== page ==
Okay, moving on.
The Conqueror Worm (a.k.a. Witchfinder General, 1968)
The Plot: Very loosely inspired by Poe’s poem “The Conqueror Worm,” this film focuses on the evils and injustices of the witch-hunting craze that swept England along with its brutal Civil War of the 1640s. Was there historically a witch-hunting craze in 1640s England? I don’t know, and frankly, I don’t care to know. I’ll take their word for it. Anyway, the film focuses on a soldier in Cromwell’s army (Ian Oglivy), his wife (Hilary Dwyer), and her father (Rupert Davies) as they attempt to finagle their way out of the ensnaring, vicious, and entirely unfounded accusations of Matthew Hopkins (Vincent Price), England’s Witchfinder General.
Despite being the titular character and the primary antagonistic force, Vincent Price isn’t actually in this movie all that much. The filmmakers instead devote equal time to all the characters. Since he’s the only remotely famous person in the movie, you have to respect their integrity in not getting star-struck or exploiting his image at the cost of the narrative.
What do I mean by, “at the cost of the narrative”? Surely, it’s impossible to harm whatever story a movie like this is capable of producing, right? Well, much to my great surprise, The Conqueror Worm boasts a very compelling story with engaging conflicts and psychologically deep characters. Even Hopkins and his sadistic assistant Stearne (Robert Russell), are more than meets the eye. I’ve seen, at this point, a lot of these movies, so take it from me that the quality of this screenplay is abnormal. And, on top of that, though not quite a horror movie, the blunt fashion with which it depicts its violent executions and tortures is notably disturbing. This is, at times, an upsetting film.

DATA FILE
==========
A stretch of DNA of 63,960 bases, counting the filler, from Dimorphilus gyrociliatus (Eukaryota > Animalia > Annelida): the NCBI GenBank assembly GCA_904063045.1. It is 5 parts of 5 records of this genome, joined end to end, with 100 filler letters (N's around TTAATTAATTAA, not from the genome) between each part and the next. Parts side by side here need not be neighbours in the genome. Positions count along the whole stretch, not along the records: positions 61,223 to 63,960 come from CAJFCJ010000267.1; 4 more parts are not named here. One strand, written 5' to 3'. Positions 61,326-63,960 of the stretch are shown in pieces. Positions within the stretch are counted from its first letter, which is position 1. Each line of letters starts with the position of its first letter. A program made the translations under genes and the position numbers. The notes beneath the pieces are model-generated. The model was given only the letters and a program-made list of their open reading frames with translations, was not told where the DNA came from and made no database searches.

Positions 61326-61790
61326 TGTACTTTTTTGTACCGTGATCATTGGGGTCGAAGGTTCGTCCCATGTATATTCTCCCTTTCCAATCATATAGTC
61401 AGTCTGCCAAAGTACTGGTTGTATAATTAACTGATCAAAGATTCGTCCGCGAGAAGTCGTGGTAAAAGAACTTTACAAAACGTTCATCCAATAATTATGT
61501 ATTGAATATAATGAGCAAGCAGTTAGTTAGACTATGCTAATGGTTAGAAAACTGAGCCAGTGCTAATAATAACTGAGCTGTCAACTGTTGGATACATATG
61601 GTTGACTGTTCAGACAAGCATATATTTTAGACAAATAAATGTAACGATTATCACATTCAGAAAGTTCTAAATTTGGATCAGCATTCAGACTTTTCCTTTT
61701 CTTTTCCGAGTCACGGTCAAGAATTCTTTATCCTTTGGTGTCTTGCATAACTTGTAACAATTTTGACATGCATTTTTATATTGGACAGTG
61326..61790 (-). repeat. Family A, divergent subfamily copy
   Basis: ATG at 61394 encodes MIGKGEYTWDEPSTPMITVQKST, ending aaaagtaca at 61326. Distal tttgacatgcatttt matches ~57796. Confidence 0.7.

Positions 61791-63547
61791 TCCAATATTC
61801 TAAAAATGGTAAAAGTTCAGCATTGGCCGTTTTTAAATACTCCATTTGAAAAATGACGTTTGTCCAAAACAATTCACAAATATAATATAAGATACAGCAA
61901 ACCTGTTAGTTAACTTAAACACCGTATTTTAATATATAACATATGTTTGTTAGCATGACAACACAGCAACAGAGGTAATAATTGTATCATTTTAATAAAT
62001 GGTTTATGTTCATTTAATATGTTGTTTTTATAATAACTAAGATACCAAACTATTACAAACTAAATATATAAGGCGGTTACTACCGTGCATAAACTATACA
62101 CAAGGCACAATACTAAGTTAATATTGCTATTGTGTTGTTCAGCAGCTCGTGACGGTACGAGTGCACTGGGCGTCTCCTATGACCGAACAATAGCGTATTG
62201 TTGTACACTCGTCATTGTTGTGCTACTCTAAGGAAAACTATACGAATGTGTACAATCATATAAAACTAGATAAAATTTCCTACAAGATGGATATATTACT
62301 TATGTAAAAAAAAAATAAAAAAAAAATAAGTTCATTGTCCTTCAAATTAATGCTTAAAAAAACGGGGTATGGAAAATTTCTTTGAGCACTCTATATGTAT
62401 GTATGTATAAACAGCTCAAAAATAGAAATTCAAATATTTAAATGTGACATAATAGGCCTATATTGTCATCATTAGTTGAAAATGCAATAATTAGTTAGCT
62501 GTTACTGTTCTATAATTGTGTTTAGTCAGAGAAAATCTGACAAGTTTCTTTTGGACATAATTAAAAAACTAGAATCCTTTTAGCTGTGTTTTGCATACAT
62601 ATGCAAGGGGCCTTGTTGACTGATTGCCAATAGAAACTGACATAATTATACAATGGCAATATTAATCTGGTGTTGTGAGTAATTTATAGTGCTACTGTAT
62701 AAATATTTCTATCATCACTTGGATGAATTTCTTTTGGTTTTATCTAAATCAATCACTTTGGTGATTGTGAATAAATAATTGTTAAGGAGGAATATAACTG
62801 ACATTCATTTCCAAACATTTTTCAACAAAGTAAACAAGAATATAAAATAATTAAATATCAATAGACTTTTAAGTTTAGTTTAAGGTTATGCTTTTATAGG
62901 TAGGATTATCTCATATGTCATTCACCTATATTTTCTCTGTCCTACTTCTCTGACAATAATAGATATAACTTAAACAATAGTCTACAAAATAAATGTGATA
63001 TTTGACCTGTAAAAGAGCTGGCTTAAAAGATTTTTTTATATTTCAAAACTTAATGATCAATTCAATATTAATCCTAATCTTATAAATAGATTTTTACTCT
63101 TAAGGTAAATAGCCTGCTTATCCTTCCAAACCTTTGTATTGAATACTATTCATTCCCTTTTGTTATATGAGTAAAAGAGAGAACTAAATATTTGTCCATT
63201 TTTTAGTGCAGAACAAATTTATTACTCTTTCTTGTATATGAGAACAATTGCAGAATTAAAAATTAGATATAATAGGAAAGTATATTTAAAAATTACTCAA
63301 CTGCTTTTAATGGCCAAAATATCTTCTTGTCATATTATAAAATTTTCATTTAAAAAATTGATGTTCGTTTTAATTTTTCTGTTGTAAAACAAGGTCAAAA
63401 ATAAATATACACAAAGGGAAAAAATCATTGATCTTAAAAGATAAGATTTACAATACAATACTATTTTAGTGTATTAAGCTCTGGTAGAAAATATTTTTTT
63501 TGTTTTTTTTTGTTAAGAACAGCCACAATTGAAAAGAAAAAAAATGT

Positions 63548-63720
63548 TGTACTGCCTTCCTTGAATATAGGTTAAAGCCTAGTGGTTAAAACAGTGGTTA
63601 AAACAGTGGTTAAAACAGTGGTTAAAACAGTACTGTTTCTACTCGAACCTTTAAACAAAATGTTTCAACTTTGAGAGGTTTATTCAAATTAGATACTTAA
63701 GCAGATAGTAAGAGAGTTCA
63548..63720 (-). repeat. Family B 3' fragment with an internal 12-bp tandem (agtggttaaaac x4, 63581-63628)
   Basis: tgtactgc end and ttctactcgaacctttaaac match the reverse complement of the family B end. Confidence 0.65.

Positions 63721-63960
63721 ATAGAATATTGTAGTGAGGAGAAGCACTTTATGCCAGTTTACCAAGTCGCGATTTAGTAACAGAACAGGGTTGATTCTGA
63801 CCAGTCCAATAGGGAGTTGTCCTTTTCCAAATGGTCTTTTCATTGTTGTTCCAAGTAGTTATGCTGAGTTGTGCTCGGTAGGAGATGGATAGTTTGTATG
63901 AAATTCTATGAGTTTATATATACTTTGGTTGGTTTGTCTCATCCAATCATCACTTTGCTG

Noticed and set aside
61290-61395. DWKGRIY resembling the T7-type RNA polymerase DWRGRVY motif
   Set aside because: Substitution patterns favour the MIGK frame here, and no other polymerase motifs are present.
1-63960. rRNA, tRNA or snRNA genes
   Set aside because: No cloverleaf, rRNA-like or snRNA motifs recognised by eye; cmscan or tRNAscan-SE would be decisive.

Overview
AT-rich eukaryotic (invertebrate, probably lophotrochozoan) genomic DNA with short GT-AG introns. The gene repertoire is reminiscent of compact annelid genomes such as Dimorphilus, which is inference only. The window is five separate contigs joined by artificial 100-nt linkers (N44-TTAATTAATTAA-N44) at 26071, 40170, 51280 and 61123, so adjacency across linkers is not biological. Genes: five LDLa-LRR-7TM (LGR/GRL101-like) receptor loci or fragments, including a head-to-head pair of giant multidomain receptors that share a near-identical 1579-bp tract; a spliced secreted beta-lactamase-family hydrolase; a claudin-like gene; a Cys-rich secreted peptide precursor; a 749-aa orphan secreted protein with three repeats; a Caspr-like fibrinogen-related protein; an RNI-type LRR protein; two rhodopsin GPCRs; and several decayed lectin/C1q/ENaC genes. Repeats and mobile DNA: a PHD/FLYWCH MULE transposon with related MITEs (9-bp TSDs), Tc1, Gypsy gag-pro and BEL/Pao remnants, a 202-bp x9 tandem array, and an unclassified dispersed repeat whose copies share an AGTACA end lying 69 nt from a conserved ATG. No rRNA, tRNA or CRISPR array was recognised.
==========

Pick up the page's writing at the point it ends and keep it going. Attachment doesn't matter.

Even more impressive is the effort from director Michael Reeves (who also co-wrote the screenplay). This is, against all odds, an incredibly well directed movie. His shot composition is lovely, the framing is sublime (even in a literary sense), he entices great performances out of his actors, and knows when to show violence and when not to for ultimate effect. This was only his fourth attempt, but ended up being his last. Why? Because he died the following year at the age of twenty-five. How did he die? Alcohol and barbiturates. What a stupid waste of talent. This film is so promising, especially considering his age. Based on this, he easily could have gone on to develop into something like a John Carpenter. He certainly could have outdone Roger Corman. What a bummer.
Sorry this got depressing and not-about-Vincent-Price. I probably should have posted this review first and ended on the light note of Tower of London. Oh well. Too late to do anything about it now.